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See, its good to finally see somebody applying some reasonable logic to this.  Thanks.

The Fathers urge us not to pray with a dependence upon images. That sort of prayer is an experience limited to the higher reaches of spiritual maturity -- clearly something that is rare, and an experience I can only describe from the witness of the Fathers, not my own lesser history. Images are almost unavoidable. But I think we may avoid the caricatures toward which we are frequently tempted.

The "erotics of entertainment" are so-called "praise and worship" experiences that excite the senses, and seek to invoke an "ecstasy" or enthusiasm. I don't think that anything sexual was meant by this reference: it was intended to be opposed to the Christian spiritual "eros" of the pray-er who is completely unshackled from the prison of self-centeredness and is able to attend completely on the One Who is Wholly Other.

Orthodox prayer is certainly not limited to pre-approved texts. Those texts in prayerbooks and the Divine Services are written as foundations for our prayer, and as "prayer grammars." The quintessential example of this is the Lord's Prayer: those Divine words are intended to be embedded in our souls, and to act as a formative structure of all our prayers, and not as a confining script.

We may certainly meditate on Scripture, and we are commanded to do so. "Thy Law is a lamp unto my feet, a light unto my path ... I meditate on Thy Law day and night." The Book of Psalms itself is the Orthodox Prayer Book, being read all the way through every week in the Typicon.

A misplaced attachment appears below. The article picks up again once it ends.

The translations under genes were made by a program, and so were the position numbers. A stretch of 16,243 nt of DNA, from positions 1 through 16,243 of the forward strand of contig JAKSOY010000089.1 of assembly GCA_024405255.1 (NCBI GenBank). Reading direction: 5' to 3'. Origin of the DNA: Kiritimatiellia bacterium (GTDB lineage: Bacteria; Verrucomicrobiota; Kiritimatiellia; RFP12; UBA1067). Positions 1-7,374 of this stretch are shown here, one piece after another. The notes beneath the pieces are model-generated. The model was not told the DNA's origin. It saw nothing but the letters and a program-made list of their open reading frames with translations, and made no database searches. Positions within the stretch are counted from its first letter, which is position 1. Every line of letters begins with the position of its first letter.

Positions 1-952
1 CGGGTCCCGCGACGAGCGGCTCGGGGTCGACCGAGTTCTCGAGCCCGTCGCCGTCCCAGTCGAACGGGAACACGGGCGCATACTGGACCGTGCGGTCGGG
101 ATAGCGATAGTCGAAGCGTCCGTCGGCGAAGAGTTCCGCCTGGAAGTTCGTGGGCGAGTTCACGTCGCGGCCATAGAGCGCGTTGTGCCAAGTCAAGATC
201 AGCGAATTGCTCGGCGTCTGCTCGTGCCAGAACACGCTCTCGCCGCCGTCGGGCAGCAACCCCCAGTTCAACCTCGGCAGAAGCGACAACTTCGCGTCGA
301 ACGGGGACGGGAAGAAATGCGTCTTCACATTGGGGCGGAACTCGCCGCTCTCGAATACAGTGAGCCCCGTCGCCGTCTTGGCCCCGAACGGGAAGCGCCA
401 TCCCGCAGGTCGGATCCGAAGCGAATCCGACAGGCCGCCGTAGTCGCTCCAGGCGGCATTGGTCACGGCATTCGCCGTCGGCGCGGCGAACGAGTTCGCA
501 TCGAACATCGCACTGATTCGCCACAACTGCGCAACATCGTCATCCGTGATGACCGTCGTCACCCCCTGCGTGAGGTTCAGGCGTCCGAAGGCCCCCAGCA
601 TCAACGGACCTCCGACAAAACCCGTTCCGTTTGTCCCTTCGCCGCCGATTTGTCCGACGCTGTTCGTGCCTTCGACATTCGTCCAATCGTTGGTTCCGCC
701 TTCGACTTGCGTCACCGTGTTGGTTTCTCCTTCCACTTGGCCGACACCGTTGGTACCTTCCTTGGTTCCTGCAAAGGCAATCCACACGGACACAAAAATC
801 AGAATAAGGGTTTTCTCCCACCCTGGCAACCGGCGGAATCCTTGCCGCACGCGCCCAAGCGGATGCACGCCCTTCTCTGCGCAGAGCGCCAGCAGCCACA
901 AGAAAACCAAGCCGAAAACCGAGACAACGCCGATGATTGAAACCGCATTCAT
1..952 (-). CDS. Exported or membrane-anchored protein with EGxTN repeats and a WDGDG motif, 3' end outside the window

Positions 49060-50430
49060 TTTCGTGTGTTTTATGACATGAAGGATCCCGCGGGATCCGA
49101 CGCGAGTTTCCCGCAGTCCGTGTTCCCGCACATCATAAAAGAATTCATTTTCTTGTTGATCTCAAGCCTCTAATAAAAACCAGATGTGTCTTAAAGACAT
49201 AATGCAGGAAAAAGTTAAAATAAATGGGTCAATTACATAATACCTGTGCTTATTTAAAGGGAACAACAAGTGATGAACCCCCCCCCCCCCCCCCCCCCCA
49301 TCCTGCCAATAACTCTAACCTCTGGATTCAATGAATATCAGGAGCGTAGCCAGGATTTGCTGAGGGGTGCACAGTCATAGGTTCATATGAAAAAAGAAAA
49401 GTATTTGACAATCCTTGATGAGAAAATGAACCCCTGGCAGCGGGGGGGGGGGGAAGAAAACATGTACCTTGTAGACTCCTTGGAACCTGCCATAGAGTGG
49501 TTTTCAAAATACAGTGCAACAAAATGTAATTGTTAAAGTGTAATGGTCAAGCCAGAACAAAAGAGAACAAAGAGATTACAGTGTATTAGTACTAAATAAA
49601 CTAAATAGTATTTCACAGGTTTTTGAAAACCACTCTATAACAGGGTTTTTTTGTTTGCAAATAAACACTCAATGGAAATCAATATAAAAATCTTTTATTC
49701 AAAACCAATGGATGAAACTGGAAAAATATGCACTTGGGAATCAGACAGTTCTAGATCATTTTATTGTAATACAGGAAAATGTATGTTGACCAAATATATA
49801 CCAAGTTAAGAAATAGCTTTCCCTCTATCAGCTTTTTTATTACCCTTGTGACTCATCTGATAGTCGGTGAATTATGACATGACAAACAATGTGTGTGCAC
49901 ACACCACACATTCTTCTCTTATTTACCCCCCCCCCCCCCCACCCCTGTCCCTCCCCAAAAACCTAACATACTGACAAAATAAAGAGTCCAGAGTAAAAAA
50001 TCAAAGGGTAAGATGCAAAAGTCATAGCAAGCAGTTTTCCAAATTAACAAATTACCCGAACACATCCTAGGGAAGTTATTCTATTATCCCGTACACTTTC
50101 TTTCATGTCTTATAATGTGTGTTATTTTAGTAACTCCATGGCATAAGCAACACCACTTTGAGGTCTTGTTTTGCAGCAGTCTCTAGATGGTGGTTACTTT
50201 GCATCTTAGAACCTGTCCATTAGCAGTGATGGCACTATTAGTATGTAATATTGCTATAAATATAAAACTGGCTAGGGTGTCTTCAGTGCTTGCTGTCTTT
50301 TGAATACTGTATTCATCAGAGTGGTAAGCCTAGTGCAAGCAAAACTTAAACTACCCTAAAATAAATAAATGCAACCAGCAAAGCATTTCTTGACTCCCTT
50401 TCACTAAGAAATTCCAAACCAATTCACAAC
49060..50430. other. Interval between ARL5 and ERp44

So no, meditating on Scripture is not too Reformed at all. It is, as all good things, originally Orthodox.

"learn, through ascesis, to pray in faith only through Tradition and Liturgy, never ever through the lesser erotics of entertainment."

Did the Dolphin say any more about this? When the Fathers say not to pray with images, since images are embedded in every word, when has the pray-er tilted out of tradition and liturgy into the erotics of entertainment? Is Orthodox prayer limited to "preapproved texts"? And what about meditating on Scripture? Is that too Reformed?

I'm obviously confused, and, frankly, don't have much confidence in getting an answer locally.

"Todays economy destroys homes, families...

"Christianity can co-exist with non-Christians. The reverse will become ever less likely.
As Christendom is deconstructed, culture declines and love will grow cold. "

The dolphin speaks in strange and elaborate prose. Yet, I wonder, how else would a dolphin speak? In any case, it's good to know there are some creatures around that see things as they are. God knows, I wish there were a few more humans who'd notice half of what this dolphin has.

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